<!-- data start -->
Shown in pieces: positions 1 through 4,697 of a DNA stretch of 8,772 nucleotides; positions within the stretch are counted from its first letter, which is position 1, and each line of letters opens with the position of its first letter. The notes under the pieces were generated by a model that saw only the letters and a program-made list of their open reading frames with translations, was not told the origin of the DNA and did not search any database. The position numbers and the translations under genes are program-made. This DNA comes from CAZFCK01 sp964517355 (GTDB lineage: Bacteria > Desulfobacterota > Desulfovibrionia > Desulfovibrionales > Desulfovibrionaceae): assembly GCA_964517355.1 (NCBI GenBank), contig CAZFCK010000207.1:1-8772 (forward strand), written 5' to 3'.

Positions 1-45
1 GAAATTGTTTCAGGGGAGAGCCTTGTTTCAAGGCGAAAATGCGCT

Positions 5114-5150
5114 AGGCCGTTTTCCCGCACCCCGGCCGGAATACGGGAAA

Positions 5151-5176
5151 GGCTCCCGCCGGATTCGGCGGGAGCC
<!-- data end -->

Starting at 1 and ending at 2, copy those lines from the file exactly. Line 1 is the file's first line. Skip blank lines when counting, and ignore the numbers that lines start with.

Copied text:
Shown in pieces: positions 1 through 4,697 of a DNA stretch of 8,772 nucleotides; positions within the stretch are counted from its first letter, which is position 1, and each line of letters opens with the position of its first letter. The notes under the pieces were generated by a model that saw only the letters and a program-made list of their open reading frames with translations, was not told the origin of the DNA and did not search any database. The position numbers and the translations under genes are program-made. This DNA comes from CAZFCK01 sp964517355 (GTDB lineage: Bacteria > Desulfobacterota > Desulfovibrionia > Desulfovibrionales > Desulfovibrionaceae): assembly GCA_964517355.1 (NCBI GenBank), contig CAZFCK010000207.1:1-8772 (forward strand), written 5' to 3'.

Positions 1-45